Sounds great, Leslie! So glad you can use it!
I am very grateful for the books levels. Now a lot of clarity in choosing a book.
I’m glad you can use the list, Reda!
Thanks so much Anna for the list. Can you tell me what levels correspond to a particular grade level?
I’m always hesitant to assign grade levels, because kids are at SO many different levels with their reading as beginning readers. But this chart gives you a general idea for the average grade level. https://www.sos.wa.gov/_assets/library/libraries/firsttuesdays/ReadingChart.pdf
Thank you Anna,
Now I know what kind and level of book that I must give my children to read.
Best regard, Tiibene
You’re welcome, Tiibene!
This is awesome! So grateful for the expanded list. My son is in level K and this will be a perfect resource for summertime. Thank you!
Yes, he’s the perfect age for this list! So glad it came at a good time for you, Michelle!
Thank you for creating this post and list. As a mother of three and having struggled to pick the right books for them to read. I was about to do the same for my next child but now I can find books in level A to start them off on a better step than the oldest. Thank you so very very much. Wish my oldest child teachers had this to help parents like me to assist in the teaching of the future generations.
You’re very welcome, Amy-Lynn! I’m glad you can use this with your kids!
Thank you Anna, I was learning about reading levels this week. This is very helpful.
Best Regards, LIsa:)
You’re very welcome, Lisa!
Anna, this is perfect. I have been referring parents to the scholastic book wizard website so that they could search for books over the summer and find the level before heading to the library. The issue I was having was many of my students do not have computer access to do this. This resource is great because now I can send home this list with my summer study packet and they can go right in and check the books out. The levels correlate to the FP levels which is so beneficial.
My only question is do you have a list for the levels L-O? I do teach first grade but I have some students reading at Third and Secons grade Levels and I would like them to read books at those levels over the summer?
Hi Nicole – You’re not the first to ask for this, so I updated the list to go up to Level Q. You can just re-download it to get the full list. 🙂
Thank you so much for revising it! I have downloaded the new list and this is exactly what I am looking for! Will be adding it to the front page of my students’ summer packets!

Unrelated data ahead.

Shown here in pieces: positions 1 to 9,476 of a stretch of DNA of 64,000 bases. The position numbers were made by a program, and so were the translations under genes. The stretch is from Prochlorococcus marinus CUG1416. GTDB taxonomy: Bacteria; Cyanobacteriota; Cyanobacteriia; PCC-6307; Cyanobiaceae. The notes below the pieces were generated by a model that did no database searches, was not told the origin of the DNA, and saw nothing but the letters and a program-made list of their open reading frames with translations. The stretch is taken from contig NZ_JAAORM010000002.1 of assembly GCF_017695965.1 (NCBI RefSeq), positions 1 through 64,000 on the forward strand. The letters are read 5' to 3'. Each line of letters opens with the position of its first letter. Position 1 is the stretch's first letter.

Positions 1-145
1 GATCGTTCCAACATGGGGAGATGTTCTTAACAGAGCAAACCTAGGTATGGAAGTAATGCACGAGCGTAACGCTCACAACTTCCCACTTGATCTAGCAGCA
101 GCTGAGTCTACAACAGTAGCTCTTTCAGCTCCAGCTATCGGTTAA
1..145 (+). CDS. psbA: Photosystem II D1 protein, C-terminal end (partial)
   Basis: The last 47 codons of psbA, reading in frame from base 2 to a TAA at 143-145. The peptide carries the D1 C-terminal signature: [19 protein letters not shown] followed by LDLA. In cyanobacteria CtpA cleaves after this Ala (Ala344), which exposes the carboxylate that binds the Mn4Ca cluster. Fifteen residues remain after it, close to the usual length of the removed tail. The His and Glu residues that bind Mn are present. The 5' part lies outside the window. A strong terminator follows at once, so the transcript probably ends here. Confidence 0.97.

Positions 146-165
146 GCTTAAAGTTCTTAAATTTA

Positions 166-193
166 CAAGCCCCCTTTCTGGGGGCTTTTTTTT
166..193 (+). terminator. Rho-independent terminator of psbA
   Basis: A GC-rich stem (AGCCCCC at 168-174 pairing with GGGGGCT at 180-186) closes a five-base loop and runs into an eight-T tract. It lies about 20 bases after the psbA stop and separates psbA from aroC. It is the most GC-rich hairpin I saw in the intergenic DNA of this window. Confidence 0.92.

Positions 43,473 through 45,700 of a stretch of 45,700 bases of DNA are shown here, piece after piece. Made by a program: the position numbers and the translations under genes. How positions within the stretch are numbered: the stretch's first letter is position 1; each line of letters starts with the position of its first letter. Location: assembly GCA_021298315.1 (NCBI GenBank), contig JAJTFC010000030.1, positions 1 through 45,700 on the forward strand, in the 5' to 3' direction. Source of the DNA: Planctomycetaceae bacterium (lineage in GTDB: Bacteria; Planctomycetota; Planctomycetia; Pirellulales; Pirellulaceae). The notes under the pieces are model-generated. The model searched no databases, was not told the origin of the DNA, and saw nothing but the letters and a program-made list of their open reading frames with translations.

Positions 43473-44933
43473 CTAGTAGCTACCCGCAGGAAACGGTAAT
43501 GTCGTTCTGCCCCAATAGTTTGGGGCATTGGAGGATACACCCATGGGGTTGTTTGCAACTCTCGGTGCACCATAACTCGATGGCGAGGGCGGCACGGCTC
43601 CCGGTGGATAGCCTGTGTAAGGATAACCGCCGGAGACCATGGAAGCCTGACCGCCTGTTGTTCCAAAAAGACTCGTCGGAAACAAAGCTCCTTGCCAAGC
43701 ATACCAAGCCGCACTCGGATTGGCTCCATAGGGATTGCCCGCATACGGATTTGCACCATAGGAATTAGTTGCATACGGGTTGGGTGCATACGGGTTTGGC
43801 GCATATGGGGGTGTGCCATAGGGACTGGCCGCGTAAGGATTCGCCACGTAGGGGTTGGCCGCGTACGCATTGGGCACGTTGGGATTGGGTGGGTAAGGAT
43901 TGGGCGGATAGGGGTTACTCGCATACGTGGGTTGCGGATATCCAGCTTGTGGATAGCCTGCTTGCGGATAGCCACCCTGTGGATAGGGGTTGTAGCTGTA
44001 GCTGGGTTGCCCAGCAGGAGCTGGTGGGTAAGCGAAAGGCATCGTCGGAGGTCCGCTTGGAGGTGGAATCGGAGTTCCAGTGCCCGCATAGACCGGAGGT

Yay! Thanks for sharing it, Nicole!
I wonder how to shop the level books?
You can find any of them on amazon.com.
You’re welcome, Cairn!
Do you know if these levels match the ones on the Fountas and Pinnell reading assessment?
It looks like it does, but I thought I would ask.
Most of these are from the Fountas and Pinnell leveled library, but I did add a few that they don’t have leveled. I read them all first to make sure I felt like they fit with the appropriate level. For the higher levels (G-K), nearly all of them were directly from F & P.
Thank you so much for this amazing list of books.
I’m so glad you can use it, Claudette!
Thank you so much for this. I can’t wait to send it home with my kids.
You’re very welcome, Nancy!
Thank you for all the wonderful resources that you share.
What browser are you using?
Ha, sorry about that, Kathryn! I was replying to someone who was having trouble with the download. What I mean to say was, “You’re very welcome!” 🙂
THANK YOU!!! My son learned to read last summer and was so excited about it, but soon got frustrated because books were either too easy and repetitive or too difficult and he would easily get frustrated. I have been trying to figure out these reading levels at the library because they can be jarringly different from one series level 1 to the next. I am hoping to spend more time this summer reading with him and this list is going to save me! I can’t tell you how much I appreciate this! Thank you!
Yay! I’m so glad this is useful for you, Stacy!
Thank you for taking the time to create this list.
I will share it with the parents of my kindergarten students for summer reading ideas.
Thank you so much for passing it along, Deanna!
i have been trying all day to get this list to print. i have gone through all the hints and tried them. i am sorry to be a pain.
What happens when you RIGHT click on the green box, choose “save link as,” and then open from your computer to print?
it attempts to download and then says, failed. ???
🙁 I’m not sure what that would be, Mandy. What browser are you using? Is your internet connection good?
yes to internet. Google Chrome. i will ask my techy husband.
Do you have an updated list?
Just the original, Anna! 🙂 It’s still in the post.
Nevermind I refreshed the page and it appeared! Thanks!
Where is the box to download? I don’t see it on the page…
Right beneath the section entitled “Now What?”, there should be a green box that says, “To get your free printable, click here”. Hope that helps!
This is so awesome! Thank you so much for putting this together!
You’re very welcome, Diane!
Thank you I am preparing this list. I prepare a summer package for my students and I will suggest appropriate levelled books to checkout this summer.